15. Sell Homemade Baked Goods

Another item you can sell at the farmers market is homemade bread. Throw some pastries and cookies into the mix if you’re an experienced baker. Bread and sweets will always be in high demand.

16. Sell Mushrooms

Mushrooms often sell for a high price, but it’s not because they’re difficult to grow. Not many farmers think of growing them, so they’re in shorter supply than most other crops. Shiitake and oyster mushrooms are your best options for a small-scale operation.

17. Sell Fresh and Dried Herbs

Basil, oregano, parsley and many other herbs are great additions to your product line. You might even make something creative with them, such as an herbal tea recipe or natural medicine.

18. Make Jams and Jellies

Your farmers market stand wouldn’t be complete without a few jars of jelly and jam. If you have a few berry bushes and fruit trees on your property, you have everything you need to make custom recipes from scratch.

19. Start a Berry Patch

Instead of collecting your homestead’s berries and bringing them to market, allow the customers to pick the berries themselves. Make sure you have enough space to plant at least a dozen large bushes. Strawberries, blueberries, raspberries and blackberries are good options to start with.

20. Sell Manure

We’re willing to bet you have some leftover manure lying around. Why not bag it and sell it? You might also sell it in bulk and have people haul it straight from your property to make the transaction easier.

Other Ways to Make Money Homesteading

Aside from your livestock and crops, an established homestead has numerous random passive income sources. You just have to use your imagination. Here are other miscellaneous ways to make money homesteading.

21. Pick up a New Trade

Homesteaders should practice at least one trade besides farming. Electricians and plumbers are in higher demand, while carpenters and blacksmiths are more beneficial for off-grid living. You can’t go wrong with any of these ideas.

22. Become a Trapper

Your homestead likely has some unwanted critters running around, namely coyotes. Set a few traps around your property during the hunting season and sell the furs. Coyote hunting and trapping have no restrictions. Once big game season starts, you can catch as many as you want.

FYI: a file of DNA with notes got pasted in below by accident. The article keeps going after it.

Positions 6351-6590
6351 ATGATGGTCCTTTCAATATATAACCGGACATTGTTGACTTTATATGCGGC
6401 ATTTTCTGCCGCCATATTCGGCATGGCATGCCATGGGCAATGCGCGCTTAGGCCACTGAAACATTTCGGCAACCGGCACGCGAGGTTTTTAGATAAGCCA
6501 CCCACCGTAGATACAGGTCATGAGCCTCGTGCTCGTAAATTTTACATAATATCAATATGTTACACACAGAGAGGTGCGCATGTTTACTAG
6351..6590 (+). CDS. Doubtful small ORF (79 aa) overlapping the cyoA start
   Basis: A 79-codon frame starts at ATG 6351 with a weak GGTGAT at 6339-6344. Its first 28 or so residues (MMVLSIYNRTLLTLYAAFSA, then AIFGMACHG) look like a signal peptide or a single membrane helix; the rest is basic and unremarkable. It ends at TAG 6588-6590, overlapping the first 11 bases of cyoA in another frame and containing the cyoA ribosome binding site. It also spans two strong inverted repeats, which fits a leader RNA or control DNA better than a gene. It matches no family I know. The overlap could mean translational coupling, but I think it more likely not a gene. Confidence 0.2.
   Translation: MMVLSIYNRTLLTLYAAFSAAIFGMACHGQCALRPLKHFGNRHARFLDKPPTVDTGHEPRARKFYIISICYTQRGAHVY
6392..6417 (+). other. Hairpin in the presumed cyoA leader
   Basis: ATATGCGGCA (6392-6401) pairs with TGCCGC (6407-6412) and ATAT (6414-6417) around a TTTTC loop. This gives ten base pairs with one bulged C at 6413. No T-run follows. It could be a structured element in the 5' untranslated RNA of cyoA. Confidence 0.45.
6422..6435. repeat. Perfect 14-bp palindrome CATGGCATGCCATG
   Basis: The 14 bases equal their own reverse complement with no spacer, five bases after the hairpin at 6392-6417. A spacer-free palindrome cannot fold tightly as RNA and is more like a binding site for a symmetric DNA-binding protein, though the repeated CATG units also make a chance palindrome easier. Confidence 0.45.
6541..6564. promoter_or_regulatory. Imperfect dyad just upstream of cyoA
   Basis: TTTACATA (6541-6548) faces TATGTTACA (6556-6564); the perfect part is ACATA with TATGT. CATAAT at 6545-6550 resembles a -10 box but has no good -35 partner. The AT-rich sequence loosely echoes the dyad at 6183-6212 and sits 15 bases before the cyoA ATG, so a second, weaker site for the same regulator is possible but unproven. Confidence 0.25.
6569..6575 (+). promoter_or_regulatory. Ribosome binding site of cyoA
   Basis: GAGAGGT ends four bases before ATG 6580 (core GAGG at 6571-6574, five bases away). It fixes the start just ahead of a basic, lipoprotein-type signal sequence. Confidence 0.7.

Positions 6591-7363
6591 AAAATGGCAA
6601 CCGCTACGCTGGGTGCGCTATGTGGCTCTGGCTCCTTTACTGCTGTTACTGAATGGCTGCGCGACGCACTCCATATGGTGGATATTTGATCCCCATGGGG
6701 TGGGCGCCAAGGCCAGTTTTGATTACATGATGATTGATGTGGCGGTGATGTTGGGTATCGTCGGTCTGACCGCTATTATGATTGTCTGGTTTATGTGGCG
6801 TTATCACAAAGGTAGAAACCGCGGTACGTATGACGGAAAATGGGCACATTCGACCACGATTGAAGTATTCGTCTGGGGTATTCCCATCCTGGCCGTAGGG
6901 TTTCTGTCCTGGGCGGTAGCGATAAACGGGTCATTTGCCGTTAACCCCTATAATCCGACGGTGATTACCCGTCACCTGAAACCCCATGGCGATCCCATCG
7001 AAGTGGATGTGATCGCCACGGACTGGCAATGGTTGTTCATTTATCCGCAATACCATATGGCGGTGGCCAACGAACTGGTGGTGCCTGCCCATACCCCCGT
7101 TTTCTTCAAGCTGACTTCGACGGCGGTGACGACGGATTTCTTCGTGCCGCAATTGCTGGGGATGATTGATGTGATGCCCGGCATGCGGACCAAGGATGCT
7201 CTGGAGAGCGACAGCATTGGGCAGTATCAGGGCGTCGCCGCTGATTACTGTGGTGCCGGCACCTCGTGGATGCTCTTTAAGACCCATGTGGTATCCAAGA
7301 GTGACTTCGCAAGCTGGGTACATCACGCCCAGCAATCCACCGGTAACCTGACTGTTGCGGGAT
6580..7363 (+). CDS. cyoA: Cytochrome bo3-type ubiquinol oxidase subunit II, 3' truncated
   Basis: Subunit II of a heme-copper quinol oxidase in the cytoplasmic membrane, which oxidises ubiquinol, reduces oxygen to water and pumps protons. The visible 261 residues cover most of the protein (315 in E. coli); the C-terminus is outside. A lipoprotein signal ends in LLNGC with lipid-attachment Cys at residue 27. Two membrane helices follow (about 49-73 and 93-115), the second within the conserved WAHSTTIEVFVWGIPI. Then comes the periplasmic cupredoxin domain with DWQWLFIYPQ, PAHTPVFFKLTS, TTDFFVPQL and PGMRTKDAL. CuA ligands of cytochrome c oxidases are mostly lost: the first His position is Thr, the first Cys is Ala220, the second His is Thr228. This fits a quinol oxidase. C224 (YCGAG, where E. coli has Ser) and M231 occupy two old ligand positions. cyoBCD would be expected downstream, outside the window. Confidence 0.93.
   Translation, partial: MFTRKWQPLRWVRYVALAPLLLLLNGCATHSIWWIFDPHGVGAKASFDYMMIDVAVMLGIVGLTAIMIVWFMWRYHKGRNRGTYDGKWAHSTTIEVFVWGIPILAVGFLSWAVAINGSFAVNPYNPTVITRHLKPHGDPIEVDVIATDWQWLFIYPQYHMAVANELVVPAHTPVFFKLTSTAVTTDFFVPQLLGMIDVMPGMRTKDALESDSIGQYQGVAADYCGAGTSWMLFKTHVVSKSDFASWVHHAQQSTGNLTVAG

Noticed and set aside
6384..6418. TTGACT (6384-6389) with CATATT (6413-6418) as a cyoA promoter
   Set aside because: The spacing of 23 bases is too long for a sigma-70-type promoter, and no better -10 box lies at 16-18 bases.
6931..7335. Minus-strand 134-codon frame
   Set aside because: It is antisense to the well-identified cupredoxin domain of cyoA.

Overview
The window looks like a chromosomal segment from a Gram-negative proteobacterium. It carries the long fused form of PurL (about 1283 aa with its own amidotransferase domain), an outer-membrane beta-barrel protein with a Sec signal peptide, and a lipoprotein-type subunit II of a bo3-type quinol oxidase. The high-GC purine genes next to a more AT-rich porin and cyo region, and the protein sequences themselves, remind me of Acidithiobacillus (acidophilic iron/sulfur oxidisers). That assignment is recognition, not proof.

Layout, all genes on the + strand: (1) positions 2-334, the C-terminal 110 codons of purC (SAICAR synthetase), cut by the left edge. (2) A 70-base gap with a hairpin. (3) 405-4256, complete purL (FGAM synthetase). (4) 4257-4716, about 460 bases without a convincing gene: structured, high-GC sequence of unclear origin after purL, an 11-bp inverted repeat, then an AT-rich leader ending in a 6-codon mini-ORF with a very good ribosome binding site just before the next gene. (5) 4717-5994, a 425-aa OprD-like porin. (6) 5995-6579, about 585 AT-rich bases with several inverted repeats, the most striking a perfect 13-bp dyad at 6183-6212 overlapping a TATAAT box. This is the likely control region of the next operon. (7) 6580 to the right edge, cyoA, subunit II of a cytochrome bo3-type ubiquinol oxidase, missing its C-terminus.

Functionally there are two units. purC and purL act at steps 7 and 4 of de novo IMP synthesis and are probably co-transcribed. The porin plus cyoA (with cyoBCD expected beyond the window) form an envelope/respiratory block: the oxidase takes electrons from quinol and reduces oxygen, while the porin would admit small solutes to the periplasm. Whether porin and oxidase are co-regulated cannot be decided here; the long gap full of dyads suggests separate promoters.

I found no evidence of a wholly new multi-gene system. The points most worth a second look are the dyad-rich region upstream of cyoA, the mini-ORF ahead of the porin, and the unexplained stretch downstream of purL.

23. Sell Firewood

The prospect of buying firewood might seem crazy to you, but most people don’t have a consistent supply of wood. If you split the wood for them, they’ll be happy to take it off your hands.

24. Make Your Own Soap

You can make high-quality soap from goat’s milk or a cheaper soap with soy as the main ingredient. Add lavender, pine, cucumber or whatever natural scent you want. They are always popular in the cosmetics industry.

25. Collect Bait for Fishing

As long as people are fishing, bait will stay in high demand. Collect worms, insects and crayfish and sell them in large quantities to the fishing enthusiasts in your area. You should have no shortage of options if you live near a body of water.

26. Start Pet-Sitting

Your neighbors likely have some livestock and pets. You can take care of their animals when they leave for extended periods. You will make some money and also build trust with your neighbors, forming a closer community.

27. Start a Blog

If writing a book seems too intimidating, start smaller with a blog. Build an online community of like-minded people and spread the word about homestead life. Just make sure you don’t reveal too much personal information. Privacy is one of the main reasons you chose this life, so don’t do anything to compromise it.

28. Become a Photographer

Another way to spread positivity online is through photography. Post pictures of the beautiful landscapes surrounding your property — without revealing the exact location, of course — and show them off so everyone can appreciate their beauty.

29. Host Seasonal Activities

Each season brings a unique set of activities. You can open up a pumpkin patch or hay ride during the fall, a berry-picking business in the summer, and gardening classes in the spring. Your homestead could become a popular destination families return to time and again. 

30. Open Your Land to Hunters

Serious hunters are more than willing to pay for private land access. With no annoying public land hunters around to scare the animals, they have a higher probability of getting a kill. We’re willing to bet you know some hunters in your area, so let them onto your property for a few weekends during the hunting season to make an extra buck (pun intended).

Maximize Your Homestead’s Value

Homesteaders are more self-sufficient than the average person, but they need income, too. You have your family, land, animals and crops to look after. Each income stream, no matter how small, brings your property that much closer to complete self sufficiency. These 30 ways to make money homesteading should

Stay up to date with the latest by subscribing to Modded Minute.